Last edited by Tirith; 07-21-2004 at 05:05 PM. Reason: misspelling
  4. #4
    divgradcurl is offline Senior Member
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    Without going point by point, the reasoning behind the answers to your questions is this: in California, if you are married, besically everything is considered to be community property. If you are in the process of dissolution, and all you have left to do is wrap up the paperwork, then the law will cut you a break and allow you to be "seperate" and acquire separate property.

    In you case, however, you maintain a joint bank account and joint insurance -- the courts COULD decide that you are not completely "separated" and are not showing the requisite "intent" to completely dissolve your union, and may decide to apply the marital presumptions to your property, even though you acquired it while seperated. You can't have it both ways -- you can't take advantage of still being married yet take advantage of being separated.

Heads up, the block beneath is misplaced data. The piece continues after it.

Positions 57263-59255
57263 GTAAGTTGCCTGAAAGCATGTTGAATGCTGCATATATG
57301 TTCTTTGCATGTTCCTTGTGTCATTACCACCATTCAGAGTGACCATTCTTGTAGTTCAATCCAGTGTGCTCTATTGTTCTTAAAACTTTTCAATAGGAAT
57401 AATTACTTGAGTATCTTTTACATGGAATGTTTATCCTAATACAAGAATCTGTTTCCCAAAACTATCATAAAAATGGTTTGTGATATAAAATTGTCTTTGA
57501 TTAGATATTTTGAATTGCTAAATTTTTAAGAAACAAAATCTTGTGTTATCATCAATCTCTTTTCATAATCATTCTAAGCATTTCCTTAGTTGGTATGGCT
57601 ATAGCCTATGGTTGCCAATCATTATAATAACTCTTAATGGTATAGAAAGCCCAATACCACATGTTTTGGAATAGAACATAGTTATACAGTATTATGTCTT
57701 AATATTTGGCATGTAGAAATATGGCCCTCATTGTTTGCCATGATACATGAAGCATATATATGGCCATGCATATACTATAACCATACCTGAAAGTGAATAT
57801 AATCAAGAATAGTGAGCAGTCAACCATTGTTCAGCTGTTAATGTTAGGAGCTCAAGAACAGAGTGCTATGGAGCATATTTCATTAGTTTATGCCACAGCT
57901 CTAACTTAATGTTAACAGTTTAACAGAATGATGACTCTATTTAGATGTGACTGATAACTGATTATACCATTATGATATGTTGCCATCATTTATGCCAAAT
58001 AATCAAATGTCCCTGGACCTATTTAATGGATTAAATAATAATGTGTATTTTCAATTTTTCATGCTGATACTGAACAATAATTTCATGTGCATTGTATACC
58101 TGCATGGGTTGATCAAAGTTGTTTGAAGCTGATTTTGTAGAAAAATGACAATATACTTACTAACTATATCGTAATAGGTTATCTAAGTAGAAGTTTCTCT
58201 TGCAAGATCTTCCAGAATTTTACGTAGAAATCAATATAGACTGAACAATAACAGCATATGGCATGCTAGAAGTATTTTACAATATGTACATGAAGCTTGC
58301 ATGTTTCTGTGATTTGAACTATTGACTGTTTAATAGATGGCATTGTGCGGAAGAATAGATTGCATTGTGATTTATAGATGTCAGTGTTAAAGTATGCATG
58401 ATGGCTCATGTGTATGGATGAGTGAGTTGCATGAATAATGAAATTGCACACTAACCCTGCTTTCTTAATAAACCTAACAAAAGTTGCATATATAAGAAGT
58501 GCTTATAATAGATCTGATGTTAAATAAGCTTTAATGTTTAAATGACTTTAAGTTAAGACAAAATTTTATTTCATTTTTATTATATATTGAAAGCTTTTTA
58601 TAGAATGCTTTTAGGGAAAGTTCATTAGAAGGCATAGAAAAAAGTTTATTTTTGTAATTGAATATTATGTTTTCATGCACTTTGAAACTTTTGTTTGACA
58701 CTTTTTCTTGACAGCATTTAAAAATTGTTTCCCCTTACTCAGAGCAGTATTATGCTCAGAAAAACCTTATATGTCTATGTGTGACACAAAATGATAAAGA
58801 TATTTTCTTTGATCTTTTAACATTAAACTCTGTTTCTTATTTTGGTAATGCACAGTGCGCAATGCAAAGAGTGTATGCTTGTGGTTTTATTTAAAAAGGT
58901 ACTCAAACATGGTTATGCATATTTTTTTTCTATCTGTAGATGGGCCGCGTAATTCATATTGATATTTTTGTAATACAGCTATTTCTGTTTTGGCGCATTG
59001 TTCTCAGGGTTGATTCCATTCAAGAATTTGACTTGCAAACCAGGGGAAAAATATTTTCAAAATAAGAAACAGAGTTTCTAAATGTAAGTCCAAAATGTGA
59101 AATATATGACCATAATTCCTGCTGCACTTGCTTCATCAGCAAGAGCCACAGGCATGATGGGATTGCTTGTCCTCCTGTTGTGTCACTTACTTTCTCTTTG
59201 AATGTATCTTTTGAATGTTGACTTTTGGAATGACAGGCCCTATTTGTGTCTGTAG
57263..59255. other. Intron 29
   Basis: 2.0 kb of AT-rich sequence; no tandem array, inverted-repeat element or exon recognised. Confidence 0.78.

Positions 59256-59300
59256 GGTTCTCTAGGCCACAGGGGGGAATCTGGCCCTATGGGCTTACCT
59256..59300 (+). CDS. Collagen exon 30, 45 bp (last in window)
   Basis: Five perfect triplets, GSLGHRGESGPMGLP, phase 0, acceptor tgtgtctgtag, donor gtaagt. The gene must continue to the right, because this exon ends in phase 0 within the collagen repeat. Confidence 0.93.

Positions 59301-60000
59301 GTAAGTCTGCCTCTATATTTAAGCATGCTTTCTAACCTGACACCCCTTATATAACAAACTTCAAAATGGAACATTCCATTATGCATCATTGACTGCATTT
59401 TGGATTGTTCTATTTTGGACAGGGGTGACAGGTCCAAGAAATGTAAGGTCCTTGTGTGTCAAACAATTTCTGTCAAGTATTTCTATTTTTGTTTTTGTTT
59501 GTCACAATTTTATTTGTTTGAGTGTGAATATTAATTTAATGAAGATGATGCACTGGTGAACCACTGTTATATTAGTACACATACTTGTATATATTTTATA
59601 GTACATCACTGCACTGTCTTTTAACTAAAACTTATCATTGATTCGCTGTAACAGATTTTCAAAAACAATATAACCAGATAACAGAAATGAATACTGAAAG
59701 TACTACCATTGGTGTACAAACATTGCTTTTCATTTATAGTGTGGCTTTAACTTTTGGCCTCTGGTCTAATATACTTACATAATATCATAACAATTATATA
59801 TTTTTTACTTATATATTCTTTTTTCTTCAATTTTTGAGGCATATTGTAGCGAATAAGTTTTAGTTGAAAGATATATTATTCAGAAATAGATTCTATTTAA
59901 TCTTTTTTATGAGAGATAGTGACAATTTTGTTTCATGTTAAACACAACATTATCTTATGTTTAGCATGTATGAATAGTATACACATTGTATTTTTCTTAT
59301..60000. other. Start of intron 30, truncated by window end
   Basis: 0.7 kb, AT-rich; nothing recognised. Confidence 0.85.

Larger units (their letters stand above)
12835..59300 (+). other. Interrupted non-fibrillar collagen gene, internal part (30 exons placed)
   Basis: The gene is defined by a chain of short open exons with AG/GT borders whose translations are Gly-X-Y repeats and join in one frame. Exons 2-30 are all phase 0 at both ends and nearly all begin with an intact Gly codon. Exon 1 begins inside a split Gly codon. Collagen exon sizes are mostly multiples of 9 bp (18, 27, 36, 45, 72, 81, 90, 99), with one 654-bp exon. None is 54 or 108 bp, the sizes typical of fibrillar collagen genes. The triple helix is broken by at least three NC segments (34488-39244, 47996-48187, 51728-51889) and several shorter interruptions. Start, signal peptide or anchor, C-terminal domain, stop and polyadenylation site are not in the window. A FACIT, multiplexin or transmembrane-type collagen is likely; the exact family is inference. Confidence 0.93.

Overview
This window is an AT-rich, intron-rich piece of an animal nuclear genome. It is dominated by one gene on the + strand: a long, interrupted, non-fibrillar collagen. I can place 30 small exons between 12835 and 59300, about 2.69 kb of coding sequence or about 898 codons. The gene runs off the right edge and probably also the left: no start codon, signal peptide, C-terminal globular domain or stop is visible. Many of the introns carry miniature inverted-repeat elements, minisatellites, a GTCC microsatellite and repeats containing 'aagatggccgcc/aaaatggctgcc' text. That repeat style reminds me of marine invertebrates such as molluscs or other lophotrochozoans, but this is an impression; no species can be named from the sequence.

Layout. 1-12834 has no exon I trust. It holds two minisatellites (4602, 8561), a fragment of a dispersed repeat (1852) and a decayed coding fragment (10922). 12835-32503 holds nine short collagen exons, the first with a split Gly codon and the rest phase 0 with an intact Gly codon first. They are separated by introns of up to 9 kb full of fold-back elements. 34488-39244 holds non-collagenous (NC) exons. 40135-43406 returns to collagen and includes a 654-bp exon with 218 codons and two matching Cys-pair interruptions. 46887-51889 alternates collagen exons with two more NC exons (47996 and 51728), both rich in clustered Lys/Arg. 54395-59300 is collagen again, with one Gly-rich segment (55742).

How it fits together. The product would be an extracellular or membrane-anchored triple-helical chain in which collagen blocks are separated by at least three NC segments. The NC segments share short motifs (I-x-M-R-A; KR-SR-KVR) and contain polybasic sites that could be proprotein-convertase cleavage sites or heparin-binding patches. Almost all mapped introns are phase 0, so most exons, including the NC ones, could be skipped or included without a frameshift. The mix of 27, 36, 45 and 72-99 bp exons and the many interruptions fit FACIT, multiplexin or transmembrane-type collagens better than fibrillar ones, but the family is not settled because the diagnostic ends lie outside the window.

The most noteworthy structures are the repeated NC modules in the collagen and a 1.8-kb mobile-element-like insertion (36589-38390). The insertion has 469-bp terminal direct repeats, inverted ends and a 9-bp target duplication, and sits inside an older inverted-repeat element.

It doesn't mean it WILL be this way, but it does mean that it potentially COULD be this way. That's why you need to see a lawyer to get this all sorted out.

    My credit is my own, based on my car payment history, etc. His history is not particularly good, but it doesn't influence mine.
    It's this way because the courts say so. It doesn't mean that the courts WOULD find that use of your credit history would give rise to a presumption of community property, but it COULD find that, in some cases.

    What does this mean? I got most of the new furniture; he wanted our old furniture, most of the electronic equipment, and the boat (things I didn’t care about). We owned no real estate property, and had no savings. We each have a decent car, licensed in our own name. We are both happy with this division and feel it is equal. What else is at issue?